MMO Rant #9: “Better” Character Creation

I love making my character look unique. If you can identify me as “Blackguard” or “Luckbad” or any of the other characters I play immediately because you’re a friend of mine in a game, I am happy. Many games have professed to have better character creation than every else. Interestingly enough, ignorant people have agreed with them even though they are completely wrong. I will go on record today and say that I. Hate. Sliders. Continue Reading »

MMO Rant #6: Why Learn from Others’ Mistakes…

… When I can make them myself?! Um, because you don’t deserve to be making games unless you learn from the mistakes of others. I’m tired of seeing mistakes repeatedly repeated. How many games have you played that had the same idiotic mistake that could have been avoided by looking at roughly any other game out there? Probably a few. Probably a bunch. Continue Reading »

MMO Development Lesson #18

Quality Assurance is not a four letter word. Test is, but that is beside the point. The point is, QA is vital to the success of your MMO. These games are simply too big for you to catch everything on the first pass. Never underestimate the power and passion of QA testers–and don’t treat them like crap just because they aren’t “on the dev team.” I prefer to consider anyone who makes a game better part of the dev team. Utilize and respect your QA team, and do the very same for those dedicated Testers who are part of your community.

MMO Development Lesson #17

Every feature demands a sacrifice. Anything you put in the game will almost invariably require you to sacrifice another potential feature or idea. Be willing to make the appropriate sacrifice. What feature belongs in your game more? Does it adhere to the game’s vision? Will it benefit the game more overall than whatever it is you have to sacrifice? This is one of the most difficult aspects of game design, in my opinion, because you really have to determine the impact of everything you do before you do it.

The Inside Voice of Every Community Manager…

… Became the outside voice for Tseric. I’m not sure whether he is “the” community manager or one of the reps for World of Warcraft, but it doesn’t really matter–he’s an official voice of Blizzard. If you don’t know what happened, he basically snapped at players for a dozen or so posts stating things that have gone through the mind of every community relations person ever (and any developer who has ever visited forums regularly). I mostly agree with what he is saying, even though he probably shouldn’t have said it out loud to his community. There is a lot of noise to the signal on forums, and negativity can really run rampant if not monitored and controlled. Links to his posts and a little more commentary beyond the fold… Continue Reading »

MMO Development Lesson #13

Don’t half-ass anything. If you’re going to add a feature to your game, go all the way with it, or don’t put it in at all. This is doubly true for new features, because new features tend to be major selling points for a game. If you boast that your game has the most versatile character creation system ever and fail to deliver, you’re dumb. If you put in a feature just because you feel like it’s now the norm for the genre, and you half-ass the implementation, that, also, is dumb. This leads to next week’s wonderful lesson about features in general.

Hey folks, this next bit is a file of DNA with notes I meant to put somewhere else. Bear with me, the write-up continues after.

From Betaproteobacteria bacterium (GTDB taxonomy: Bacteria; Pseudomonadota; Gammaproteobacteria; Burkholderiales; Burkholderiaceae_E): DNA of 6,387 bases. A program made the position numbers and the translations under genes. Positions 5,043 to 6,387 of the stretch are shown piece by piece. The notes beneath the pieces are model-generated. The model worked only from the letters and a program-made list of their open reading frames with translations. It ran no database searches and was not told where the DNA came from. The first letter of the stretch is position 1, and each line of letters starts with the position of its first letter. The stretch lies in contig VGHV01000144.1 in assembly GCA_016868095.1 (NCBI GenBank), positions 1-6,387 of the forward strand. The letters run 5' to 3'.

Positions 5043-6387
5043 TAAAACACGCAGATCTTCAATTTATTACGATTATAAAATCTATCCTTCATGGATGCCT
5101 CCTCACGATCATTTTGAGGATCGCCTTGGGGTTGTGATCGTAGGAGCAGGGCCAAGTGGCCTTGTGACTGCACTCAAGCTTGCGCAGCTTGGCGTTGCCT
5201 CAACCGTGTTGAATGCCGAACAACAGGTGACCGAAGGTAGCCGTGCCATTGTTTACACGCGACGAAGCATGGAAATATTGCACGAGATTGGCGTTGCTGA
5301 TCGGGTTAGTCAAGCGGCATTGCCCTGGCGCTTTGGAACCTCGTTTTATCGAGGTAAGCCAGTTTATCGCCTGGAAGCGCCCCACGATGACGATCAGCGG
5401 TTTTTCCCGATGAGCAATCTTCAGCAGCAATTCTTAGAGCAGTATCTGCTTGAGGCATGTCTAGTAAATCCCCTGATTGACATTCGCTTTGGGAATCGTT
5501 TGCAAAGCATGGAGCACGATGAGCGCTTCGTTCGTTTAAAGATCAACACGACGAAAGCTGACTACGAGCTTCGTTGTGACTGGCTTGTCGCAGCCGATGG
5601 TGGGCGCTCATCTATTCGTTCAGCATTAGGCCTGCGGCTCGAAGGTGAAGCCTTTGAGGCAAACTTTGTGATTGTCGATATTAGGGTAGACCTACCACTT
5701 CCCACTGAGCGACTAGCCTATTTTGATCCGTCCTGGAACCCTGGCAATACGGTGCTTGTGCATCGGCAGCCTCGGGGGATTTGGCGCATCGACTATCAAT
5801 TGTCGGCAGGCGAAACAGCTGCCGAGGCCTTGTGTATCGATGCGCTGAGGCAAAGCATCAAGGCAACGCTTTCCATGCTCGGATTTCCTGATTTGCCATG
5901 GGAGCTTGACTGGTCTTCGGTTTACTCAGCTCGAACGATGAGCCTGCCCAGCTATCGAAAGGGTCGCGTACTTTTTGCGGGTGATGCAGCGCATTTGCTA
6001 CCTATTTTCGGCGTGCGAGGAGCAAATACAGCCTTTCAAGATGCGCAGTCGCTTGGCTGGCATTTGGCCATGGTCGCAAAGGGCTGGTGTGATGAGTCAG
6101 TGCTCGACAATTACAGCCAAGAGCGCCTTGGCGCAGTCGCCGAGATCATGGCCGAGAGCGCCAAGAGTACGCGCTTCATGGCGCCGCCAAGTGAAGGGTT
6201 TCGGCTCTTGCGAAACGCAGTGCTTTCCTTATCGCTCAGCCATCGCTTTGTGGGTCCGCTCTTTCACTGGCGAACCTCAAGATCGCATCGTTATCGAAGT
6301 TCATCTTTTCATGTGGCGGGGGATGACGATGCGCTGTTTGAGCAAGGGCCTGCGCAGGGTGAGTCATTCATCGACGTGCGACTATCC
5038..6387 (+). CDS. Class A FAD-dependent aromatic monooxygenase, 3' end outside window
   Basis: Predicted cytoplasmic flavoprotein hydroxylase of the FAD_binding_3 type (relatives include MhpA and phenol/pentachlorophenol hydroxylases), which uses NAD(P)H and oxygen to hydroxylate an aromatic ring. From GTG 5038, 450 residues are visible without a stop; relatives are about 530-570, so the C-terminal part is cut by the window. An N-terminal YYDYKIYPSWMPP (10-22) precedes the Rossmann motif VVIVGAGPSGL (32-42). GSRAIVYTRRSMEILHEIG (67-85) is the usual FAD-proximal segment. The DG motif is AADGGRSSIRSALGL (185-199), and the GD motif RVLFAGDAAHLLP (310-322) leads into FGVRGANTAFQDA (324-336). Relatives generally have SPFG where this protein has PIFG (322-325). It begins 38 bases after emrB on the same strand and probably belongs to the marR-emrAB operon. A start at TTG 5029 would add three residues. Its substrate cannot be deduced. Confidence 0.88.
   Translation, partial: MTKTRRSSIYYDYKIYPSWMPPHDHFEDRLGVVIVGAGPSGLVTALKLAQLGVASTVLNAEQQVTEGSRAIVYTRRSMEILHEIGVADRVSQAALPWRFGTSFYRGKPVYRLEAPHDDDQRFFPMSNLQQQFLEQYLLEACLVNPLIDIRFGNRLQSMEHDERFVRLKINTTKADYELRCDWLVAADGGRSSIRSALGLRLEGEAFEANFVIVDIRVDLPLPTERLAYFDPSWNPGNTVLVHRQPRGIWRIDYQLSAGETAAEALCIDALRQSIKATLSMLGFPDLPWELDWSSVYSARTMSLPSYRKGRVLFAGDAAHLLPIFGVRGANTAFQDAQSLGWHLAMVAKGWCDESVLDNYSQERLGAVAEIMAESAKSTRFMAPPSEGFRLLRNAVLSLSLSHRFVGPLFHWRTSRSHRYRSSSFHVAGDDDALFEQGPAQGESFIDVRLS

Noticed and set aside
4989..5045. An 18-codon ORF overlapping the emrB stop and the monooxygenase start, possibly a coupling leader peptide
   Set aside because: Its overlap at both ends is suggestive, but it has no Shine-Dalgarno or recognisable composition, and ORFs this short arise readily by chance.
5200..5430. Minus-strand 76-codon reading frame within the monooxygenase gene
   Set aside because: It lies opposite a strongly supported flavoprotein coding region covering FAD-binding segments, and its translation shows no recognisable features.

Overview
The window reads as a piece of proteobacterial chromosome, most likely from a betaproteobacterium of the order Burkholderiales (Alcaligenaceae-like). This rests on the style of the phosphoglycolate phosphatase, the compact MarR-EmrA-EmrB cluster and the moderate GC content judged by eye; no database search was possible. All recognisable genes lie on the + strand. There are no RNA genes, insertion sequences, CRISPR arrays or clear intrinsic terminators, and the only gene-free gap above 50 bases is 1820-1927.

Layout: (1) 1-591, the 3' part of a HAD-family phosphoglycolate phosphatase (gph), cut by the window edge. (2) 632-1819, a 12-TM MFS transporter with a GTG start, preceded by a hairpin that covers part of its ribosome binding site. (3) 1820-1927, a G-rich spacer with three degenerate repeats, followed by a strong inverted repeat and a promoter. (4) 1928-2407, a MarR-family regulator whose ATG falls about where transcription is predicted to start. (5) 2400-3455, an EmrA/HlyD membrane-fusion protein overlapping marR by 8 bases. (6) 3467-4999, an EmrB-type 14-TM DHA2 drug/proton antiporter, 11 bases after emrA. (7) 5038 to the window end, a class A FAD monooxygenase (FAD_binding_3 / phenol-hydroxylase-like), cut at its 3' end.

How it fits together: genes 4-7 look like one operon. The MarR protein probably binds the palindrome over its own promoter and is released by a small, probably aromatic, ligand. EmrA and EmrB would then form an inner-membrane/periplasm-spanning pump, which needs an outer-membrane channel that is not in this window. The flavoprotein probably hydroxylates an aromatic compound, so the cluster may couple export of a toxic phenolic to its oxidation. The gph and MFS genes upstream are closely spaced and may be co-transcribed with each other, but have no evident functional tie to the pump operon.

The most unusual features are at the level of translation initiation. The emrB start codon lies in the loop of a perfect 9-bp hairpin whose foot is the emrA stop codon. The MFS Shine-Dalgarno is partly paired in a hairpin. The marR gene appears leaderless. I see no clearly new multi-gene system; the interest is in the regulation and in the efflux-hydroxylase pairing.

Dialog Presentation in MMOs

New traditional dialog presentation appears to be driven by WoW’s super simple and functional method of showing dialog and the Accept/Decline confirmation for quests in a single window. The EQII method is to show dialog in the world with a chat bubble, and to give players responses that they choose to advance conversation. Both have advantages and disadvantages, but which one is better, and is there a way to do it better than both? Continue Reading »

MMO Development Lesson #11

Technological accessibility means making your game work well for a broad range of system requirements. Making your game simply work on a broad range of machines isn’t good enough; you need to ensure that the game works well and looks good even at the minimum requirements. Players won’t stand for a horrible looking game even if it runs on their low end system. You’re essentially creating a variable experience for the game and you’re actually facilitating negative impressions by making the game look like crap on low end systems. It should look good at the minimum spec, great at the recommended spec, and even better as a computer’s specs get higher.

MMO Development Lesson #10

Be careful when “planning ahead” technologically. It’s no secret that epic MMOs take a long time to make–longer than all other genres, on average. So, be extremely careful when you decide to base your system requirements on your predictions of technology’s future. The reality is, technology changes at a variable pace. For example, determining that a 4.5GHz PC with 2GB of RAM and a GeForce 9 series card will be the standard in 3 years is, at best, a potential misjudgment and, at worst, completely ignorant and erroneous. If you want your game to be accessible to the widest range of people, you need the broadest range of system requirements, which leads to the lesson for next week. 😉

Dance Emotes Are Awesome

Dance emotes are important. It’s important not to limit yourself to just one /dance emote as well. The more the merrier, and the more hilarious, the better. This isn’t just important for in-game fun, but it’s tremendously important for out-of-game fun, not to mention it’s a wonderful marketing tool you can empower your players with. It’s the root of some of the best grassroots marketing I’ve ever seen related to massively multiplayer games. Continue Reading »